Summer is an ideal time for lengthy roofing projects. Rain is least likely to be a problem during summer weather, allowing contractors to finish work quickly. Also, summer is the season of vacations, so it is easy to leave for a week and let roofers tackle a large project without being inconvenienced by it. However, summer schedules may get a little crowded if a lot of people have the same idea.

Final thoughts

Additionally, note that many of the differences between seasons are based on changes in the climate. If you are in an especially mild area (think Southern California) or in an area that experiences much the same weather year-round, then roof repair is not dependent on seasons.

If you have any more questions about what season is the best for roof repair, call up Findlay Roofing and ask their opinion – the trusted roofers have plenty of first-hand experience.

Photo Source: Flickr

Roof repair: Knowing when to repair and when to replace

Monday, August 18th, 2014

Worried about whether your roof problem might grow into a major replacement project? Here’s how to tell if your problem requires just a repair or if it’s time for a full roof replacement.

Problems that can be fixed with repairs

A single leak on a new roof: If you notice a damp patch in your ceiling, don’t panic immediately. Examine your attic or crawlspace for other signs of damage. If the leak appears to originate from one spot in your roof, this problem is likely a minor issue that a roof repair expert can find and fix. Single leaks are often caused by problems with unsealed flashing or past damage in roof membranes. Finding the leak and fixing it can take care of this problem. However, if your roof is more than several years old, a single leak may soon be joined by others.

Damage from a storm: Storm damage is not usually indicative of any widespread roof problem. Instead, storms and winds create spot-based damage, often from falling tree limbs or powerful wind gusts from specific directions. After the storm, assess the damage: Usually the roof repair will involve replacing shingles and patching spots damaged by falling objects.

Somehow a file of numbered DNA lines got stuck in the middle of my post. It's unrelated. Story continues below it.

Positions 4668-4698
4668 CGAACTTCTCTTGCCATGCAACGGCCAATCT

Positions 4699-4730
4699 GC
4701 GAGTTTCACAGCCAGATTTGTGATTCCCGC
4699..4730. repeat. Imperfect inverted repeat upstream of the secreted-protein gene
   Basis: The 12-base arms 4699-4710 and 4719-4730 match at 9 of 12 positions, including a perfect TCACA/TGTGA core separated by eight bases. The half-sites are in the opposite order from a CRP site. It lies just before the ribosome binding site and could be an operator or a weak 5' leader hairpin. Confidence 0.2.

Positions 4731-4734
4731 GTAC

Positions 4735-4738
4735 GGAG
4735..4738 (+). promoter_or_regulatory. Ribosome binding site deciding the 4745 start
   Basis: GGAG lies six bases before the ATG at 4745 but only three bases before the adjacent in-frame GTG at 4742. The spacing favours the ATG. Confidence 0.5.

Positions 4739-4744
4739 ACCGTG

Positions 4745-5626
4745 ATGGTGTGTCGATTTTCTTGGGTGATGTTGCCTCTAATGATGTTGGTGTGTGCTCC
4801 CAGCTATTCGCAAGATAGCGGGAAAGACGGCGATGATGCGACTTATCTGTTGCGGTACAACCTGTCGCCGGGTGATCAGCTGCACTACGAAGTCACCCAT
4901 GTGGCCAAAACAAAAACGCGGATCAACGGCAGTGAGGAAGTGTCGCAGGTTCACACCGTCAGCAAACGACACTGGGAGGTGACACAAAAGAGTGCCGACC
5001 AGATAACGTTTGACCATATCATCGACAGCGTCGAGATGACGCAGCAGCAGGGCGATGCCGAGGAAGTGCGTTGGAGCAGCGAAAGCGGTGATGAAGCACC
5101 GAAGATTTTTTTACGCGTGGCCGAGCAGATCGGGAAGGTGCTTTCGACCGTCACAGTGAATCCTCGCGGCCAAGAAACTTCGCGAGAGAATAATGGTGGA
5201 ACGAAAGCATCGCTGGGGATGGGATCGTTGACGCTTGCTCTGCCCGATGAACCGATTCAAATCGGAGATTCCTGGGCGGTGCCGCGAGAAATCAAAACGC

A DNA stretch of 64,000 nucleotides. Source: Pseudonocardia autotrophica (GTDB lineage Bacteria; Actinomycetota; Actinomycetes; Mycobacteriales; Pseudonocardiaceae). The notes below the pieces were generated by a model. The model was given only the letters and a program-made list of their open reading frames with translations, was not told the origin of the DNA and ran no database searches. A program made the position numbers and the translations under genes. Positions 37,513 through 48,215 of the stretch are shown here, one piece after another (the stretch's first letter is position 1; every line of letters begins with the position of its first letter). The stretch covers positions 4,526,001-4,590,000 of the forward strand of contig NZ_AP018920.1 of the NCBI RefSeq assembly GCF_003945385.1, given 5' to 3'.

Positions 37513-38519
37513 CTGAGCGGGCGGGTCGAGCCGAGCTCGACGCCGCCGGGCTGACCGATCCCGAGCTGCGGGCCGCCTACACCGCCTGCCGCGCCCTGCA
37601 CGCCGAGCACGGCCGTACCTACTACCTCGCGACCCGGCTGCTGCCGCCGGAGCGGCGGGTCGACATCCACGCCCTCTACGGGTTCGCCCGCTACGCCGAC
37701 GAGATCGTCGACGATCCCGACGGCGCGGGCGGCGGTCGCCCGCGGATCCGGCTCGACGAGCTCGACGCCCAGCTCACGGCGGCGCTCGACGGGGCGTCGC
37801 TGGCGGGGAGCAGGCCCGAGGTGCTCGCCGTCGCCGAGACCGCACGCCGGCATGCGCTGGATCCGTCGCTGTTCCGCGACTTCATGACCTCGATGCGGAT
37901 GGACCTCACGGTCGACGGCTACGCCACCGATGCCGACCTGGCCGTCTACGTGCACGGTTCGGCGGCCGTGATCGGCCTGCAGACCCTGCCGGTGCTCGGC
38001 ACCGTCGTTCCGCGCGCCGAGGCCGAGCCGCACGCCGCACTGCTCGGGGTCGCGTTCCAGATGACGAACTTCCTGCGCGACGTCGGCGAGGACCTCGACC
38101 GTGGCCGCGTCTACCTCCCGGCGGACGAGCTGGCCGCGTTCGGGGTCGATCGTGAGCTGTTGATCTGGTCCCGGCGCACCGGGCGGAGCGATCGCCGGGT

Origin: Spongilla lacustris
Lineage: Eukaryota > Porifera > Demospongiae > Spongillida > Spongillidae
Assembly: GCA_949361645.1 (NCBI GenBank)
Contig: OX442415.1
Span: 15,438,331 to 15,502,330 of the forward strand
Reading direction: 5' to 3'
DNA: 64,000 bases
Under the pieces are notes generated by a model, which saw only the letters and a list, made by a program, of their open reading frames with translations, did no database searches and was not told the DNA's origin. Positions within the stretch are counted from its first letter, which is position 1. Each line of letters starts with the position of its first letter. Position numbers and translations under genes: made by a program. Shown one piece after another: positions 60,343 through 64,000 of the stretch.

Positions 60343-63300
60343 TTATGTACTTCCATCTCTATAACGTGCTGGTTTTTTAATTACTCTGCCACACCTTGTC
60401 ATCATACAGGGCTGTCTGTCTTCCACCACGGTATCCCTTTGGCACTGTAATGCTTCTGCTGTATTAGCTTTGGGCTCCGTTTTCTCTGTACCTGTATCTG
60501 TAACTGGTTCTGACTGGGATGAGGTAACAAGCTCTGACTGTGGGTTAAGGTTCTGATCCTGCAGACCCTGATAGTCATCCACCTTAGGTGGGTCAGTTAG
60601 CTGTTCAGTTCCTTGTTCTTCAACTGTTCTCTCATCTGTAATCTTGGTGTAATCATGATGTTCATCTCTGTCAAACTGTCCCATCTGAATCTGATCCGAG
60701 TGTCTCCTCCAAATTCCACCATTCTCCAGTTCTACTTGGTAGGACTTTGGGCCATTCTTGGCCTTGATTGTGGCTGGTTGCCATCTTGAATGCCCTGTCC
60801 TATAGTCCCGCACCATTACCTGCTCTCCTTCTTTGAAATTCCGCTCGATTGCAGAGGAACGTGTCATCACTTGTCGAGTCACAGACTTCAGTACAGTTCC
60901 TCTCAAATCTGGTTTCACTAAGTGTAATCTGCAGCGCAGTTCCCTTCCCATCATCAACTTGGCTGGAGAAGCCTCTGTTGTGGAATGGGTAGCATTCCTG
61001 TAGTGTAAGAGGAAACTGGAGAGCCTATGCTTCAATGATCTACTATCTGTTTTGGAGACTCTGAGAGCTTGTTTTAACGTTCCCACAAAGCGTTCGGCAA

A problem in only one section of the roof: Sometimes issues plague only a certain part of your roof. Moisture may be seeping into just one corner, a faulty rafter or beam may be causing issues on only one ridge or fasteners may be failing in only one location. In these cases, you can move forward with roof repair … as long as you know the issue is not widespread.

Signs of widespread problems

Moss and similar growth: Moss, lichen and other thick growth across your roof indicate a serious underlying problem. These plants need moisture to survive and are typically hiding some serious roof damage. If your roof has a lot of moss, consider replacing it entirely.

Worn shingles: Shingles (and other roofing materials) are only made to last so long. If your shingles are fading, cracking and falling apart, they have probably been on the roof too long. It’s time to replace them. Sometimes replacing the entire roof can be less expensive in the long run than replacing only the most worn-down part, Bob Vila notes.

Cracking and rusting around flashing: Flashing can succumb to rust and warping over time. If your flashing (and any visible metal strips in general) is starting to crack or show signs of rust, your roof may need an update to stop leaks before they take over and create more serious issues.

Long-term moisture problems: A single leak, spotted quickly, is easy enough to repair. But a long-term leak tends to create structural damage, rot, mold, pest problems and other issues. Leaks that have lasted a long time have often seeped into other sections of the roof. It may be better to look into a full replacement.

Homeowners in Roswell and beyond can call Findlay Roofing for a free roof analysis!

Image source: Flickr